"She lives the poetry she cannot write" – Wilde
Get a pen and paper, and a pair of rubber gloves. It’s nettle soup time. Small neighbour Tarran has harvested the crop, and we made a soup which really is splendid – recipe follows in a bit….
Less fulfilling was a long drive to Hugglescote in Leicestershire for an interview which did not get us the job. Charles Monkhouse and I hoped to do public art there involving poetry, but someone else pressed Hugglescote’s buttons more vigorously, so good luck to them. My workshop in Macclesfield was more successful – cake, raucous laughter and some very interesting poems.
Fourpenny Circus is almost upon us, and we had two days of nerve-racking rehearsals in Congleton. My fellow circus freaks are skilled and serene. I am terrified that I will let them down by standing up when I should sit down, taking my hat off when I should be putting a red nose on, or forgetting to take off my bra (it will all become clear when you see the show). Meanwhile friend Roger was working on my boat, ready for my epic journey which starts on Friday morning and may end on Friday afternoon if something blows up, floods or sinks. At least the electrics should be fine, and in theory I should be away from Macc until the middle of July at least.
For the first time in ages I saw friends Jonnie, Victoria and little Tilly, who awaits the arrival of a sibling in June with Machiavellian calm. I was on a visit to That London for a workshop at the Old Operating Theatre with Tamar Yoseloff. They have a very nice river in London – not as beautiful as the Macclesfield Canal, of course, but almost as busy.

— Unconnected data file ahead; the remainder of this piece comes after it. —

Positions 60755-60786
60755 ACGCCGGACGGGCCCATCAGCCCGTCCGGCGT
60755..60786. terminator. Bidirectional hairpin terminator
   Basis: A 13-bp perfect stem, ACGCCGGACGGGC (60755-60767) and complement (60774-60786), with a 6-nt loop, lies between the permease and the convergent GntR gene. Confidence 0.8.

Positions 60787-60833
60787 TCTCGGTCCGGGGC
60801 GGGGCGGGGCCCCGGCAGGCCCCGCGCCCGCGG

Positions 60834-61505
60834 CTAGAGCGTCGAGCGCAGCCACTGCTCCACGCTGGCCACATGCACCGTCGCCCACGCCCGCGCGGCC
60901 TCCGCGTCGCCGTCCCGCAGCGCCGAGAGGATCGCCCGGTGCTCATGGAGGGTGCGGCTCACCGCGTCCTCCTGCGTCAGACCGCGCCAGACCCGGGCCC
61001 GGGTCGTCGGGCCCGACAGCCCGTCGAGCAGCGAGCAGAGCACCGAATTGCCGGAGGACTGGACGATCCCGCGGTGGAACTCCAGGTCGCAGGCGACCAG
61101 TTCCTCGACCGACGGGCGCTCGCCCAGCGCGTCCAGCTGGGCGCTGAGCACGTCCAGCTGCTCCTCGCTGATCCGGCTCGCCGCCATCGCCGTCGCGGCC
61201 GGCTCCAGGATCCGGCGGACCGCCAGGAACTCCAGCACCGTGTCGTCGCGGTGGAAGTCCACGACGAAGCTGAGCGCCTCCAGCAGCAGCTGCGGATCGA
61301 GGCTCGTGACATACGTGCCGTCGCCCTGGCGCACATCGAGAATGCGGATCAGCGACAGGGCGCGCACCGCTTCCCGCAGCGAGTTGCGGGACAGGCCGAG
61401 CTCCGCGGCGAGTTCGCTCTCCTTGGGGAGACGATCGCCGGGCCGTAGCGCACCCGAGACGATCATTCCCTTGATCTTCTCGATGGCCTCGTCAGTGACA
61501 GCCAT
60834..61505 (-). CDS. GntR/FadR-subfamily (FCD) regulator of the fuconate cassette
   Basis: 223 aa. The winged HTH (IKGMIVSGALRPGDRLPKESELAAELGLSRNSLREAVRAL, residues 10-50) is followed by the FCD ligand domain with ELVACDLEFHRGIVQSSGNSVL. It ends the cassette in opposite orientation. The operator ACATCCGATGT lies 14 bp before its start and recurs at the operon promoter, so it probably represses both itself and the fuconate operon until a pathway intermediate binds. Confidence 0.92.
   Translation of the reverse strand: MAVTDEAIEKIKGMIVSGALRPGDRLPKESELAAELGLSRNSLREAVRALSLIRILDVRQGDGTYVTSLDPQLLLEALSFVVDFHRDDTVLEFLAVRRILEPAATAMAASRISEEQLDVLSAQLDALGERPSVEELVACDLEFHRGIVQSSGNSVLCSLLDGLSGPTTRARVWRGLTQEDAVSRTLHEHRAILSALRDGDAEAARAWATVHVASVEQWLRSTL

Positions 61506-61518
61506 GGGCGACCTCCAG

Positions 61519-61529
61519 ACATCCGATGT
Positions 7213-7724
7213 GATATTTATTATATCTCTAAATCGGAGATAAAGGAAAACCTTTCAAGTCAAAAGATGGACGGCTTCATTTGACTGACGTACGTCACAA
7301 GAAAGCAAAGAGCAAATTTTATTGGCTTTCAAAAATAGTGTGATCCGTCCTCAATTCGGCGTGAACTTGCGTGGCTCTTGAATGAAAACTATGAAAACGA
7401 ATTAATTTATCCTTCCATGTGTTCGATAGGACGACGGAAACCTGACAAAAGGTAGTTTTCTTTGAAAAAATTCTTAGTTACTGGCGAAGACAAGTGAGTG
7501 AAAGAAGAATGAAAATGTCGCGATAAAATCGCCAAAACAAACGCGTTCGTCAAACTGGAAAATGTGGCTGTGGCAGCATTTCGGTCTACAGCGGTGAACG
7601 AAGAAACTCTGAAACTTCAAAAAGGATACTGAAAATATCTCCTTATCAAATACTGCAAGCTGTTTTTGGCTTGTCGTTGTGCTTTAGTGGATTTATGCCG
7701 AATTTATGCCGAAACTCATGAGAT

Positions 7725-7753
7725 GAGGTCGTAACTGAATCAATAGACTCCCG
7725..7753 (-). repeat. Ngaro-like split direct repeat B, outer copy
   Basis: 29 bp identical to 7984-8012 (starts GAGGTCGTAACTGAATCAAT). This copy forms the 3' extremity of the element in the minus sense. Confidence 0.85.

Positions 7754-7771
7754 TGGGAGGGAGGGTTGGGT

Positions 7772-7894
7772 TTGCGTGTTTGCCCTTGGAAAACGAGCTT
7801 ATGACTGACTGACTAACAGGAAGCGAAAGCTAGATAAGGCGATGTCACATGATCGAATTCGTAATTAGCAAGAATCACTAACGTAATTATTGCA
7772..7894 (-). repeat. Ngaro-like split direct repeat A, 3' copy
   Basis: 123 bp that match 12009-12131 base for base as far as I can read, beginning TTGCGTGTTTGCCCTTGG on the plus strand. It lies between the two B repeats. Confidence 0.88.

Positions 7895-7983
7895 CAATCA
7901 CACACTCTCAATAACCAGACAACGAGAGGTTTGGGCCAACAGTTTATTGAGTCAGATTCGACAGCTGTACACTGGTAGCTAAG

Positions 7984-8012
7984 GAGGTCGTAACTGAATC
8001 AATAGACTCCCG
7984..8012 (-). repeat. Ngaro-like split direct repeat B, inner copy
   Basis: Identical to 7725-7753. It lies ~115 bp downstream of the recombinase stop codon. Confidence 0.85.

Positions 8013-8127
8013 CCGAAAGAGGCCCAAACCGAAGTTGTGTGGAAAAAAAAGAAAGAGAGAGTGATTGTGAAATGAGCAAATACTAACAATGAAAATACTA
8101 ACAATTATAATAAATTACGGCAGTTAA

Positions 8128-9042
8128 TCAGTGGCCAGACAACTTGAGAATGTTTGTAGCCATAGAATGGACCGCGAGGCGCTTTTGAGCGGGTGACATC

The Old Operating Theatre is a curious little museum which happily is very near the Borough Market, so we were able to gorge ourselves on lovely produce.
Speaking of which… that recipe for nettle soup. Chop up a little potato and a little onion very finely, fry them gently in butter for a minute or two with a clove of garlic. Add about a pint and a half of chicken stock, put a lid on it and simmer for a few minutes. Now put your rubber gloves on and pick two handfuls of nettle tops (only the young tops, not the lower leaves or buds). Stick them in a sieve, pour boiling water over them to clean, de-sting and de-bug them. Chop them finely, lob them in and stir the whole thing about a bit. When you’re ready to serve, take it off the heat and liquidise it for a mo if you can be bothered, then stir in a cupful of single cream. It’s bloody marvellous and also good for you – lots of iron. It doesn’t keep, so eat it the day you make it.
I’m off boating on Friday and will be blogging as I travel the waterways of Cheshire, Shropshire, Staffs and whatever the other county in the Four Counties Ring is – but can only post it when within reach of Wi-Fi technology so bear with me. Onward!